Starting Lobelia From Seed

gltrap54January 7, 2013

Sorry for the dupe..... Posted in annuals also..

Having no luck starting Lobelia (Riviera Rose)........ Yes I used light/heat & didn't cover seeds (three+ weeks ago). I've made two attempts to start these seeds with virtually no germination! Seeds were from Harris & can't imagine it being the seed....

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art33(6)

Well, I've never grown Lobelia but after doing a little web searching it appears that the Riviera Rose is a tender perennial that's usually grown as an annual.

Although not always necessary, cold/moist stratification is usually helpful in regard to seed germination of perennials. Personally, I cold stratify all my perennial seed in the refrigerator. Even if it's not absolutely necessary, it can't hurt anything and usually seems to be very helpful.

Some websites say that cold stratification is necessary in order for Riviera Rose seeds to break dormancy (others of course disagree.
B & T World Seeds say that "Lobelia erinus Riviera Rose seeds need to be overwintered before they will germinate".

In your post, you didn't mention anything about stratifying the seeds before sowing them. You may want to do that the next time just to see if it helps. As I said, it sure can't hurt anything.

Art

    Bookmark   January 8, 2013 at 1:00AM
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mandolls(4)

I grow the standard "Fountain Blue" Lobelia from seed every year with no fuss. The riviera rose must be more particular. The one site I checked said average germination time is 20 days at 70 degrees. Is it possible that you are giving them to much heat?

    Bookmark   January 8, 2013 at 9:27AM
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goblugal(7)

Are the seeds pelleted or raw? You say you are using heat/light, is it possible you are cooking the seeds? Are they drying out?

    Bookmark   January 8, 2013 at 3:19PM
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started_with_bean(Zone 5--MA)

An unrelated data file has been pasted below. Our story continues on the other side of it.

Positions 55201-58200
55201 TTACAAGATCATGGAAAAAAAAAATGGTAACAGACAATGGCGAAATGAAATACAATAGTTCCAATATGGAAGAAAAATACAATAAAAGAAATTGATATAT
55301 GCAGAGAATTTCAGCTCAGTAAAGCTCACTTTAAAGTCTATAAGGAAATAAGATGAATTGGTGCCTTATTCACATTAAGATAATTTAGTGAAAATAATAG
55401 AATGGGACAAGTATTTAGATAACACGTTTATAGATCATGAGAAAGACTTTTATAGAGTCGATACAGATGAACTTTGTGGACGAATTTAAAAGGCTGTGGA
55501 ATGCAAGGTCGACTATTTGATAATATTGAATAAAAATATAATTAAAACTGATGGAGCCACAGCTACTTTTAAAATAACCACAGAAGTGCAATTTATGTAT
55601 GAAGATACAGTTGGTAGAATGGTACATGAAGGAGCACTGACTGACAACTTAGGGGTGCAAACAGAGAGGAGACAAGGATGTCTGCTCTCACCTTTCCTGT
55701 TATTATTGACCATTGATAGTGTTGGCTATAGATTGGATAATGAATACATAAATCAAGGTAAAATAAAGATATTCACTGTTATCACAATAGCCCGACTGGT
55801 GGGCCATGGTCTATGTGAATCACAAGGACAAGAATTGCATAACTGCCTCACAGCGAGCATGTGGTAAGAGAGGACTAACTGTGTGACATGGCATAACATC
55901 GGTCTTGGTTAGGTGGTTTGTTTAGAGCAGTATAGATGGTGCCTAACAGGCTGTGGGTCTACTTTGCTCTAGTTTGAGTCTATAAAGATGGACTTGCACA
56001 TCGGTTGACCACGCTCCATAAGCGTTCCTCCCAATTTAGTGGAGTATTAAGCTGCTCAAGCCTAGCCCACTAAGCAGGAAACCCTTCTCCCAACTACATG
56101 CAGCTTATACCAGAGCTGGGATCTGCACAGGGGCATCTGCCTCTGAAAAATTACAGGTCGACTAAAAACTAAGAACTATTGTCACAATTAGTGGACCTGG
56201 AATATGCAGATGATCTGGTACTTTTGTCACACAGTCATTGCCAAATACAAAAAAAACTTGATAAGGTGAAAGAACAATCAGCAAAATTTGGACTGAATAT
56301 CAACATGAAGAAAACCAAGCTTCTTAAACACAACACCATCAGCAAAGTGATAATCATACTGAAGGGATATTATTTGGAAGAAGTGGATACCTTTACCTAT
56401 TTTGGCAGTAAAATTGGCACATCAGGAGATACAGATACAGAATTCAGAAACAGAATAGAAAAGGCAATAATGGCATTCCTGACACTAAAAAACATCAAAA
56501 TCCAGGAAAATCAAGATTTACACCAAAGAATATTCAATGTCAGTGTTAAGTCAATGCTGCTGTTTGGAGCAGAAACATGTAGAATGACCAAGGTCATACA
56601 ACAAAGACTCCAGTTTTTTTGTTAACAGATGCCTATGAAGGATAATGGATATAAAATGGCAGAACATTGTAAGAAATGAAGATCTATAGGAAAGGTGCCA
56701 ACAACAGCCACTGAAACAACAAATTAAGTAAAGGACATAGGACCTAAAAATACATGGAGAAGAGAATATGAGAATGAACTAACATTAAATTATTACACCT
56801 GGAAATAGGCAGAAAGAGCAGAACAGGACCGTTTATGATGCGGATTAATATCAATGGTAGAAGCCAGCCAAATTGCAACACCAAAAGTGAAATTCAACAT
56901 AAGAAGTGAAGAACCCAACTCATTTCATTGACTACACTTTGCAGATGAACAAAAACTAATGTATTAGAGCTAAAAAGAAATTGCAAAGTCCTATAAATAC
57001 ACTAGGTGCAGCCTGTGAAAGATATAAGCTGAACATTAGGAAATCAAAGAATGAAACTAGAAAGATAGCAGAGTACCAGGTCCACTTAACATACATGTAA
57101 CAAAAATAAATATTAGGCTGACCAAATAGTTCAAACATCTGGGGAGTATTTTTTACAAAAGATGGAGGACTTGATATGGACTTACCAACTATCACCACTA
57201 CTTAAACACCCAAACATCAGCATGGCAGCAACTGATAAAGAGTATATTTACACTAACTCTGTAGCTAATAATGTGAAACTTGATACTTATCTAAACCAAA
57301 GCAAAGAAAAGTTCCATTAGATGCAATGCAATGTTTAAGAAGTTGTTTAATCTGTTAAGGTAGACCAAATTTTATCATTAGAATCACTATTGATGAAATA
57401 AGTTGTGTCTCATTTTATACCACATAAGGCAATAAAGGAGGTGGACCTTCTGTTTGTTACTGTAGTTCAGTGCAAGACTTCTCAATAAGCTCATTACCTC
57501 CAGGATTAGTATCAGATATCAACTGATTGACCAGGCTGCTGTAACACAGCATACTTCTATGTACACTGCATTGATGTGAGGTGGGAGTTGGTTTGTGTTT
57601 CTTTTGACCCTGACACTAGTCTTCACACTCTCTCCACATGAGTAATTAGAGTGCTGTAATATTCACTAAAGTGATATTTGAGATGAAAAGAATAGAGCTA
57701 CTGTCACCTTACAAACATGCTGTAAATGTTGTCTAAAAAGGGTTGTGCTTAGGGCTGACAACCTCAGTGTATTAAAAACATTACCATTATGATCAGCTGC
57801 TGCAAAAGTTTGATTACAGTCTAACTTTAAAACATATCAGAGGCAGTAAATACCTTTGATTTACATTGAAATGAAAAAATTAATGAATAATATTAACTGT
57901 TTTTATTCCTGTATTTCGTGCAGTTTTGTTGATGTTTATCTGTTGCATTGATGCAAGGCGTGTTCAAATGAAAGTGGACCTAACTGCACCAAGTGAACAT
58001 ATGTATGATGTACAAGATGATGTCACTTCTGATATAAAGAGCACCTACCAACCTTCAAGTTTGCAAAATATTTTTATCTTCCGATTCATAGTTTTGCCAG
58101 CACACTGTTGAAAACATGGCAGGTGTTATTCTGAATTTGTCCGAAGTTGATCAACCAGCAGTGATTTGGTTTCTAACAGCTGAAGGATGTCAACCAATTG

Last year I grew Lobelia Riveria Blue, and they were also very difficult to germinate, and I had been growing Cascade blue ones without fail for a couple of years (both commercial and collected seeds). I,too, did a 2nd sowing because the first sowing had dismal germination. The germination rate was still very low, and the sad few that made it didn't do much the whole season. My seeds were from Swallowtail Gardens. I'm moving onto the Trailing Sapphires instead. Perhaps the trailing ones are less finicky than the uprights?

    Bookmark   January 9, 2013 at 4:47PM
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ghettogardener(10b)

Hi!! I've been gone for a while. I am getting in the mail a number of seeds my spouse ordered me for a birthday present. In one of them I got a "free" Lobelia erinus packet. I know doodly squat about these, but it seems that the 70-75F temp is needed, and it only gets that warm for a few hours on sunny days. I do have a unconventional set up that consists of a converted aquarium with some really ghetto tin foil on the sides and a spot light on the side-an actual stage spot light. This will get me the heat I need, but I'm curious if light germinating seeds will fall for this artificial sun. I think it's full spec-even though it's not any kind of "grow light" or fluorescent. What do you guys think? Also, do these little guys do better in a "seed starter" soil or best to use something with more nutrients? Thanks!

    Bookmark   March 26, 2014 at 7:46PM
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started_with_bean(Zone 5--MA)

I think your set up will work fine. I didn't use any heat this year and the seeds came up within 5 days, with seeds from last year. Just put some cling wrap over the pots to keep the moisture in until you see the first tiny green leaves, then take the plastic off ASAP.

As for the light, it just means that don't keep them in the dark; it doesn't need strong lights to germinate, just some. Light duration is more important than the actually strength. I've grown these every year, and my first year didn't even have a light set up, just placed them on south facing windows during the day. They did great!

    Bookmark   March 27, 2014 at 12:27PM
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mandolls(4)

The biggest challenge with lobelia is separating them and transplanting them into pots - they are tiny!!!

Last year I sowed them in clam shell boxes - a pack of seed per box. Then when they were about an inch tall, I used a little scoop and scooped out about 1/2 teaspoon full at a time (10-12 plants?) and moved them to little 3oz cups were they grew until I planted them out, or moved them into baskets. Some people separate them into smaller clumps than that, but mine did just fine, they don't seem to mind being crowded together.

    Bookmark   March 28, 2014 at 7:38AM
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